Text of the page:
2. a / b just assumes the computation will return a number. The result would have to be checked internally. This could panic if the operands are not valid, just like indexing directly by using numbers[i]. These checks will always be performed, if the programmer does not actively request omitting the checks for the 1% of code where a performance bottleneck has been measured.

I think the perfect solution would be to have all default floats (f64, f32, …) garantueed to never contain NaN, proven at compile time. I know this is a big request. But just adding a separate non-NaN type won’t make the average programmer produce safer code. This way, in memory we could represent Option<f64> just like the old f64 with NaN representing None, just like the OP suggested.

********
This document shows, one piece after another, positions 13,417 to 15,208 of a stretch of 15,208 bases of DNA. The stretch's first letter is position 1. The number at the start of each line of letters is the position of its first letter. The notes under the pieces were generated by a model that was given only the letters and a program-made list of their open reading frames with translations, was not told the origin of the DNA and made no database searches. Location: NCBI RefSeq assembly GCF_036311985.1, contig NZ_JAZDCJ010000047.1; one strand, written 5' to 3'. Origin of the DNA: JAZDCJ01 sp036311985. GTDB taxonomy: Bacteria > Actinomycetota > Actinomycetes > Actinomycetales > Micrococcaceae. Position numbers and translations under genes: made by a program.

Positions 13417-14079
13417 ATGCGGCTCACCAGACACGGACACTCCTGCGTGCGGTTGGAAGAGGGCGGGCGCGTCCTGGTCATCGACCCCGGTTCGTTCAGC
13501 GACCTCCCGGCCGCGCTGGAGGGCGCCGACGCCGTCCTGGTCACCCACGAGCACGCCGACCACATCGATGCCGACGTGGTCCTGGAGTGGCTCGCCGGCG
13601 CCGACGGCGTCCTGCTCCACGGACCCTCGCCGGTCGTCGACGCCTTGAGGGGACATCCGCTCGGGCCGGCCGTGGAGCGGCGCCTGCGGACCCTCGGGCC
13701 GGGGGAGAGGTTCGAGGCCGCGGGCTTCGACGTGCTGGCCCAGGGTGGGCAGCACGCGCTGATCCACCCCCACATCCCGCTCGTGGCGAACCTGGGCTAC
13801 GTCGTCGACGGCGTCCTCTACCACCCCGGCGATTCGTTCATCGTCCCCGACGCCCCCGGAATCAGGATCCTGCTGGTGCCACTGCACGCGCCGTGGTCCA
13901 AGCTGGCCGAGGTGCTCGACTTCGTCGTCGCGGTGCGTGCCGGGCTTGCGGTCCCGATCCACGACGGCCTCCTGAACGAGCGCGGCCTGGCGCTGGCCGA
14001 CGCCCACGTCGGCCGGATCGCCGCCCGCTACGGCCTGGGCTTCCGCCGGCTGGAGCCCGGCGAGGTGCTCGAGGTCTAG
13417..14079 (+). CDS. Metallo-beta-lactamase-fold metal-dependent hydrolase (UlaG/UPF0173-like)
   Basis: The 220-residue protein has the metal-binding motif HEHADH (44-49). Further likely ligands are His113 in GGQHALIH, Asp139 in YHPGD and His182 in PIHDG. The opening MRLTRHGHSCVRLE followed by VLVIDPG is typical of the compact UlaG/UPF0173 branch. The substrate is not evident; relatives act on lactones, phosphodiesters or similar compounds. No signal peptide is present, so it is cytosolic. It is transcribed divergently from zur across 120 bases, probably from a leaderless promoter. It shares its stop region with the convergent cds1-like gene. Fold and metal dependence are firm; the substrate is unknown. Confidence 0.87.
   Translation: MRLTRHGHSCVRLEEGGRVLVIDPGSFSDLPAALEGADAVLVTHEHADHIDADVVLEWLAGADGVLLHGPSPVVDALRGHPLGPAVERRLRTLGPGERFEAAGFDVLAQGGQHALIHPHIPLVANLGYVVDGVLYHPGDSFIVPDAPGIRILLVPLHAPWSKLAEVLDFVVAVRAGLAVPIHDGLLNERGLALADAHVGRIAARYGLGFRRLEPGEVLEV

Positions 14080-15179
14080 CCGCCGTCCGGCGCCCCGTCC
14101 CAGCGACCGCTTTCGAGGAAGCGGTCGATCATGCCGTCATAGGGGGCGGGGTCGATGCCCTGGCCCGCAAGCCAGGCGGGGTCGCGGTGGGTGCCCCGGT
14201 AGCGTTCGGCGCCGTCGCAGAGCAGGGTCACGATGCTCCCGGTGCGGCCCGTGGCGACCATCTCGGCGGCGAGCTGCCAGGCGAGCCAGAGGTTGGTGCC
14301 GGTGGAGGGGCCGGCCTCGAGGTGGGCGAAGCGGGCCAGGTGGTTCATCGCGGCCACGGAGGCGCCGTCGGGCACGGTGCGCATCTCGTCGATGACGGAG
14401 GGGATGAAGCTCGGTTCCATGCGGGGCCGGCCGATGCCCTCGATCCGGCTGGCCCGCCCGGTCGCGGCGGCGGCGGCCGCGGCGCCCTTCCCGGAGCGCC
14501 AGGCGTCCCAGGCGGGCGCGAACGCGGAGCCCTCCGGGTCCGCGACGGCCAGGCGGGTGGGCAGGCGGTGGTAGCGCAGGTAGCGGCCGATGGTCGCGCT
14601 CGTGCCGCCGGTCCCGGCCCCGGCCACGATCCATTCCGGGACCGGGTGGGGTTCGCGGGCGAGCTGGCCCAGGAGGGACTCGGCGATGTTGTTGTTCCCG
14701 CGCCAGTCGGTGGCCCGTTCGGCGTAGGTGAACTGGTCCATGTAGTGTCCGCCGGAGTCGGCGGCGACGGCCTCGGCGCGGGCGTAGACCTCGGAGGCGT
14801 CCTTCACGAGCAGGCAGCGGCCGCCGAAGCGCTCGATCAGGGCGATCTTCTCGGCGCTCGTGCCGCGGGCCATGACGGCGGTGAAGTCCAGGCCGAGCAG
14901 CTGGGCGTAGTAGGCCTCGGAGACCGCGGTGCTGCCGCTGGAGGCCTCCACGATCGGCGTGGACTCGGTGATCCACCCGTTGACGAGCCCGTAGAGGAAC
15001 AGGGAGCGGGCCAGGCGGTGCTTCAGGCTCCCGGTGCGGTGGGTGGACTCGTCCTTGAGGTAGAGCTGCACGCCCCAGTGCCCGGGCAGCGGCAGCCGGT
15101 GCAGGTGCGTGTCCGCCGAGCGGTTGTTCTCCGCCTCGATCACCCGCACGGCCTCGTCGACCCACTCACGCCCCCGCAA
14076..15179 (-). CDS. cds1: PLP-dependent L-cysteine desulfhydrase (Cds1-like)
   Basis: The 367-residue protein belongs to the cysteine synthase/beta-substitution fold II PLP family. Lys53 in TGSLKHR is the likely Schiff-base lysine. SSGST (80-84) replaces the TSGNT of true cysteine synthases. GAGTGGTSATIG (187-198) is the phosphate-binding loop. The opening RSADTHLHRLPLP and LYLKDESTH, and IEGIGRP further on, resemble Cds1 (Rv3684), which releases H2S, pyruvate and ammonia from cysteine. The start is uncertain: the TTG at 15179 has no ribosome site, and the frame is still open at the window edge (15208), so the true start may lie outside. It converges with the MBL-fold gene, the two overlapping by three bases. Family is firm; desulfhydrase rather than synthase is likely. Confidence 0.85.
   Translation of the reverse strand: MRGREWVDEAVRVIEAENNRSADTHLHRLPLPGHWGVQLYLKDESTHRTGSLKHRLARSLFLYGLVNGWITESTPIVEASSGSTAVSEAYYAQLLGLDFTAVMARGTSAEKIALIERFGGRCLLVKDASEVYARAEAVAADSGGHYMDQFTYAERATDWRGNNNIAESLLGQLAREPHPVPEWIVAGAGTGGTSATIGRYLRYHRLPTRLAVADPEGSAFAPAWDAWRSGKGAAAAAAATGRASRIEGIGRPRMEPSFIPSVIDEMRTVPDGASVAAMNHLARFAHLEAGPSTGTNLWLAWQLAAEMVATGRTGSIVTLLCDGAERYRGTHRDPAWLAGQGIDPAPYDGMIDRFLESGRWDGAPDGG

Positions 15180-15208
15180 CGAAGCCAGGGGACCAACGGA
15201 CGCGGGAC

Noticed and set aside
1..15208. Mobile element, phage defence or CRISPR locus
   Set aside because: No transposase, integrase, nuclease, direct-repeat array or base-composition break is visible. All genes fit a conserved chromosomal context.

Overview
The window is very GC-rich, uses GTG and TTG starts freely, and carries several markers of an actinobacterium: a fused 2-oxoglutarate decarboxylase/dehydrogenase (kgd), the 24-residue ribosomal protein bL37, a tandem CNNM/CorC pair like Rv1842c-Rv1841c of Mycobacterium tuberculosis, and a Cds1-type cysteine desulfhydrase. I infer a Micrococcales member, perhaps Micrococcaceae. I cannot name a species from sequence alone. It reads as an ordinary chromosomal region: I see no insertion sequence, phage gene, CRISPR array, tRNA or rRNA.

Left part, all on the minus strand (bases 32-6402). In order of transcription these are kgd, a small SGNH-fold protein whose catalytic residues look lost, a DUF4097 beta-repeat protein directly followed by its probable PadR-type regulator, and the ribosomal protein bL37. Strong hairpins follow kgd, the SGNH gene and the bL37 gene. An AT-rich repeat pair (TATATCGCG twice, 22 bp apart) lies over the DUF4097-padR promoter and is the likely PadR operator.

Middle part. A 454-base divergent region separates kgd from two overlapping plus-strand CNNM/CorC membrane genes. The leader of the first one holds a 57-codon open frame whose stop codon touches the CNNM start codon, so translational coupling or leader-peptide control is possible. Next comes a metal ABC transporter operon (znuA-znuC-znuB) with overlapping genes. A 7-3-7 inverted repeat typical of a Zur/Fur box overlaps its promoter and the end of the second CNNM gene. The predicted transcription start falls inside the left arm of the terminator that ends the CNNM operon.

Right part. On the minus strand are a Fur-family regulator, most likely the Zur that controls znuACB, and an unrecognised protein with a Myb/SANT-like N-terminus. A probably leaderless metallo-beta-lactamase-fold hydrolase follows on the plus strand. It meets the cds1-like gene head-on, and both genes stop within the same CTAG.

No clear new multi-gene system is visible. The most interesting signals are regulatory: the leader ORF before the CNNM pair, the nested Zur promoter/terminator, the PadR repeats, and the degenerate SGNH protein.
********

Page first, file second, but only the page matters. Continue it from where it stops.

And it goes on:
#14

This is not a really good comparison. Out of bounds errors are not only logic errors but they’re memory unsafe. Thats a whole other ballgame. Also i’m pretty sure that the performance impact is a lot smaller than checking each and every floating point operation since we work with iterators most of the time and if not, the CPU is probably waiting for the indexed memory anyway.

A better (but still not 100% apt) comparison would be integers. Overflow is checked in debug builds, but wrap around in release builds. This can lead to logic (but not memory access) errors, but is the right trade off since the performance hit would be to large for the gain.


#15

Yes, I thing that would be a good alternative. I release builds, NaN could just be ignored by the runtime.